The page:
You’ve been here before: artwork has been set in front of you and you’ve been asked to respond. You struggle with the wide-open question, “What do you think?” But you don’t have to struggle to give great feedback if you keep in mind these five simple ideas:
1 – Stay in touch with your emotions
Graphic design seeks an emotional response, so share how you feel about a design. If a design leaves you cold, then tell your designer, “it leaves me cold.” If you feel warm and fuzzy gazing at a logo, say “the logo makes me feel warm and fuzzy.” Don’t try to figure out how to ‘fix’ the design. Don’t talk about specific changes you want made. Modification is the province of your designer. But by all means, share how you feel — or how you’d like to feel.
2 – Use adjectives, not nouns
Adjectives give designers direction so fill your feedback with them. Terms like “warmer,” “softer,” “simpler,” “chilly,” “informal,” “light-hearted,” “serious,” “sharper,” help much more than nouns and verbs. Words like “puppy,” “compass,” “race car,” “flower,” etc., are overly specific. Nouns start dictating objects to designers, when the role of design is to elicit emotion not portray objects (that’s a job for an illustrator, not a designer). Nouns are the meat and potatoes of clip art. Design, in contrast, uses symbolism and abstraction to elicit emotion in a viewer.
3 – Keep business goals front and center
There’s always one person on a review committee who sees a logo using the color brown and says, “I don’t like it. I hate brown. Red is my favorite color. I think you should use red.” But what matters are the goals of the business, not an individual’s taste. If this is design for a brownie bakery or a cardboard box maker, then there is a case to be made for the color brown. Or, if six major competitors already use red for their color, then no matter that a person loves red, red is a bad color choice for this project. Everyone has personal tastes but great feedback always aligns your commentary with business goals and project goals — not just your personal esthetic.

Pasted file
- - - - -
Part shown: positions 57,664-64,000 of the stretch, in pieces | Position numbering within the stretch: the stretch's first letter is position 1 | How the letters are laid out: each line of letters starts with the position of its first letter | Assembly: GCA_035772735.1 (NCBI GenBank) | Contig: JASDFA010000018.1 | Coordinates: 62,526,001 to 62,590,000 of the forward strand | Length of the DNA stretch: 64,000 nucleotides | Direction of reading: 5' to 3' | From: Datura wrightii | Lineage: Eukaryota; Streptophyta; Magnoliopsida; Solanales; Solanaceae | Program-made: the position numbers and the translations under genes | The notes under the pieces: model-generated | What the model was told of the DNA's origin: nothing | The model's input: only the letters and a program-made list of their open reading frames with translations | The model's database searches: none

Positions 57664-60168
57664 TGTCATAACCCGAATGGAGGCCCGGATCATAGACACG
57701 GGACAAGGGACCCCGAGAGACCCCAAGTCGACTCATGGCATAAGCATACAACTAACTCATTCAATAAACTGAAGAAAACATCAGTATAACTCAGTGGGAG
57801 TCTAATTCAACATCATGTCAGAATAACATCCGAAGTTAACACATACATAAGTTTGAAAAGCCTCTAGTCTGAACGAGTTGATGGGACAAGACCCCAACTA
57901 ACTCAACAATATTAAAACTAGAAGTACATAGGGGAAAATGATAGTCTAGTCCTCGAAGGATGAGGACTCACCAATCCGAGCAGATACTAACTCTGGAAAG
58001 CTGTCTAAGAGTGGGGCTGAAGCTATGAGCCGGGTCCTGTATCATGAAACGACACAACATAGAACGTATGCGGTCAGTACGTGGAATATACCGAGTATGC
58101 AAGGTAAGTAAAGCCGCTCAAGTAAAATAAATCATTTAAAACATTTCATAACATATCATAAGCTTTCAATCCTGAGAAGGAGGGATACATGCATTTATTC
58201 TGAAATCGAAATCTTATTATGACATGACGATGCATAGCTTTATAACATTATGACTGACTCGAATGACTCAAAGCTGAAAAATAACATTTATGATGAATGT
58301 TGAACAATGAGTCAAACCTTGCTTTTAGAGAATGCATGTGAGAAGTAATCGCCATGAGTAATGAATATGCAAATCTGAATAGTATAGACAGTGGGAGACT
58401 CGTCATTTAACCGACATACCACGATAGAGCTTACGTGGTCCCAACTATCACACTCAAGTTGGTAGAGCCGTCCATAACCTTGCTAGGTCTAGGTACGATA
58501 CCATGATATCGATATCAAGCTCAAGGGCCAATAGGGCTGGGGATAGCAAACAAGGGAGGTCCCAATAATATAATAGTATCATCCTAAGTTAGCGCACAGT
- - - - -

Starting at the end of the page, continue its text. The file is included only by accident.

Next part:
4 – Play to your strengths: Words
Some people are skilled with numbers (accountants). Some people are wonderful with crowds (politicians). Some people are nimble with imagery (designers). But just about everyone is good with language. So use words, not drawings, to respond to a designer. Resist your temptation to grab a pencil and draw something for your designer. Just as you wouldn’t take the wrench out of your plumber’s hands or specify which court motion to file by your lawyer, likewise you shouldn’t start drawing for your designer. If you’re certain you yourself are skilled with visual design, then you should have hired yourself as the designer. Otherwise, stick to using words to communicate and leave aside the pen and paper.
5 – Ask, don’t tell
If you don’t understand something about a design, ask your designer “Why did you do that?” And then weigh the answers you hear against your project goals. Avoid asking leading questions such as “Can we make it bigger?” or “Can we fill this space here with text?” Replacing one arbitrary design move with another is counterproductive; it weakens the design and lessens its impact. Both you and your designer need to have good reasons for every design decision. Use “Why?” questions whenever you’re unsure about something in a design.